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Usman Khawaja lamented the recent abandonment of cricket tours to Pakistan, arguing it reflects double standards and how "money talks".
New Zealand last week fled Rawalpindi on the day their men's ODI series was due to start, citing an escalated security threat.
England then pulled the pin on men's and women's tours in October, although British High Commissioner to Pakistan Christian Turner said concerns about player safety was not part of that decision.
The Pakistan Cricket Board (PCB), having worked tirelessly in recent years to convince players and national boards it is safe to return, is fearful its homeland will return to being a no-go zone.
Cricket Australia will soon have to reach its own decision, with Tim Paine's team slated to tour Pakistan after this summer's Ashes.
Khawaja, who was born in Pakistan then emigrated with his family to Sydney at age five, says the past week has been "extremely disappointing" in a cricketing sense.
"I feel it's very easy for players and organisations to say no to Pakistan, because it's Pakistan," Khawaja said in Brisbane. "I think the same thing would apply too, if it were Bangladesh. But nobody would say no to India, if they're in the same situation.
"Money talks, we all know that, and that's probably a big part of it. They keep proving time and time again through their tournaments that they're a safe place to play cricket. I think there's no reason why we shouldn't go back."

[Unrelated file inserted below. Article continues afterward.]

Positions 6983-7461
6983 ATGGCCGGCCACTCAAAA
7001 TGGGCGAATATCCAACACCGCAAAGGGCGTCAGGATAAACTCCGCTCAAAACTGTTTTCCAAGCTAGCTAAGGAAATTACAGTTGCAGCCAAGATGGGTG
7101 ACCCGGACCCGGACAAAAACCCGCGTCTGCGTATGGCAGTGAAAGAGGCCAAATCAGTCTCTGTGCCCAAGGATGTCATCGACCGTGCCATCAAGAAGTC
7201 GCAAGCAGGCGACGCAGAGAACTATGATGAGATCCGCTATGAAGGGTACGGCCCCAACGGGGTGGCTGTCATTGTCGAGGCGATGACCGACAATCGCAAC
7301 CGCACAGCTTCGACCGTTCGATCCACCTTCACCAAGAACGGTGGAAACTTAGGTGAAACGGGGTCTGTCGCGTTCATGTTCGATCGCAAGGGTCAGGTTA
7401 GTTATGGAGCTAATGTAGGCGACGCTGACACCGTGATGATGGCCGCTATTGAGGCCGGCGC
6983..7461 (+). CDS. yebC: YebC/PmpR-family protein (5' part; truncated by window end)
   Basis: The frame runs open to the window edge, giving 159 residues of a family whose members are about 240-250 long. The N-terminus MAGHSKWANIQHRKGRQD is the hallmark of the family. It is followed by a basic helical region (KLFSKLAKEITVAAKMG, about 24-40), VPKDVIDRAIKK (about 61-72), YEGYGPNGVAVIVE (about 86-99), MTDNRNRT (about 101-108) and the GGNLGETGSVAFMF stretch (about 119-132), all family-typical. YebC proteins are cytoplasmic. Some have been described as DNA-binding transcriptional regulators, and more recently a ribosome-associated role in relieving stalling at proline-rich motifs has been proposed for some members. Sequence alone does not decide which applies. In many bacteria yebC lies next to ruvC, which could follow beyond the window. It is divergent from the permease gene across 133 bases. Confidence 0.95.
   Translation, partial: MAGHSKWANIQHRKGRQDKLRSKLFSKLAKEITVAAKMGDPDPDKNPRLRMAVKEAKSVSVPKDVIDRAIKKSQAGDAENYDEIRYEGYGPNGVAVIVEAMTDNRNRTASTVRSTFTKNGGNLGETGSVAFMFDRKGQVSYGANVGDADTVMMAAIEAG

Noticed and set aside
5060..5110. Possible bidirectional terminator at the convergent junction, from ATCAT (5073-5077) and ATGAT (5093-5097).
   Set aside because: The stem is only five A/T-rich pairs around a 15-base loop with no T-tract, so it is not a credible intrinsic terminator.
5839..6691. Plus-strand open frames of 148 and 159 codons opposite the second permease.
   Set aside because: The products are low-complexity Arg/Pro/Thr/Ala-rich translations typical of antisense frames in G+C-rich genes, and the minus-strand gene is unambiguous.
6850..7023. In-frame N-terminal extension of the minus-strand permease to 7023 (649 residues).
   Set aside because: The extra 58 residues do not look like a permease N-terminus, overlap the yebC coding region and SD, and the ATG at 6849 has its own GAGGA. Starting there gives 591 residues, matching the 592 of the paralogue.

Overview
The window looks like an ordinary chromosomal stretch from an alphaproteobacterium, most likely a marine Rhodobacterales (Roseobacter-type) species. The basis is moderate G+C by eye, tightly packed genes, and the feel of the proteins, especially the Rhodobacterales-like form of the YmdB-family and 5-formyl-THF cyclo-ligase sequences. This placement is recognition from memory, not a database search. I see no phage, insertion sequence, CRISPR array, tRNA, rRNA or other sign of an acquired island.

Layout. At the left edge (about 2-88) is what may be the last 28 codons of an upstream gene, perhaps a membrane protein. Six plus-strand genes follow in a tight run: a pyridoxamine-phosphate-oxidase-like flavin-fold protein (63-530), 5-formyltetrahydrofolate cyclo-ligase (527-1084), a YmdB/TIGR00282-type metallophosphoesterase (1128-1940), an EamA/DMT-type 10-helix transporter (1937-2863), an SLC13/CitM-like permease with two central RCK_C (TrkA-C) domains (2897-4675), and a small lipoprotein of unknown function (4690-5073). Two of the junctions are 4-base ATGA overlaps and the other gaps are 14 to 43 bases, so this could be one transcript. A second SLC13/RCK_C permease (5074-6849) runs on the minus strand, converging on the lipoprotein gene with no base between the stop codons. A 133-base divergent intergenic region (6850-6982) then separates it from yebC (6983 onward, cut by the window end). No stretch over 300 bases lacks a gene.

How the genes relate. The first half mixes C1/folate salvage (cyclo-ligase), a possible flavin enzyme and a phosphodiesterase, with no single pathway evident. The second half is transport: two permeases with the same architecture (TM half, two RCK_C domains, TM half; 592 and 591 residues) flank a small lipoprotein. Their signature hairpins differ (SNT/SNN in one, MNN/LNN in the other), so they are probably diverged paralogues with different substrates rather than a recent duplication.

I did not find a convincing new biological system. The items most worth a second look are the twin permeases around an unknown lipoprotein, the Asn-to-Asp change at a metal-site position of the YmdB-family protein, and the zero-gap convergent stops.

Khawaja added staging games in Pakistan should be a "big objective" for the global cricket community.
The PCB has been forced to shift the vast majority of its home matches to the UAE since a 2009 armed attack on Sri Lanka's team bus in Lahore. Test skipper Paine and national selector George Bailey played in Pakistan during a T20 exhibition series in 2017.
Khawaja took part in this year's Pakistan Super League (PSL), although his section of the T20 tournament was held in the UAE because of a rise in Pakistan's Covid-19 cases.
Khawaja would have happily travelled to Pakistan, noting close friend Ben Cutting has felt "really safe" while playing in the country during recent years.
"There's a lot of security. Heavy, heavy security," he said. "I've heard nothing but reports about people feeling safe. Even talking to the guys during the PSL about what it's like...they would say the same thing to me 'like 10 years ago, maybe not, but now 100 percent'."
Queensland captain Khawaja will have a chance to build his case for a Test recall next week, when his side hosts Tasmania in Sheffield Shield and one-day matches.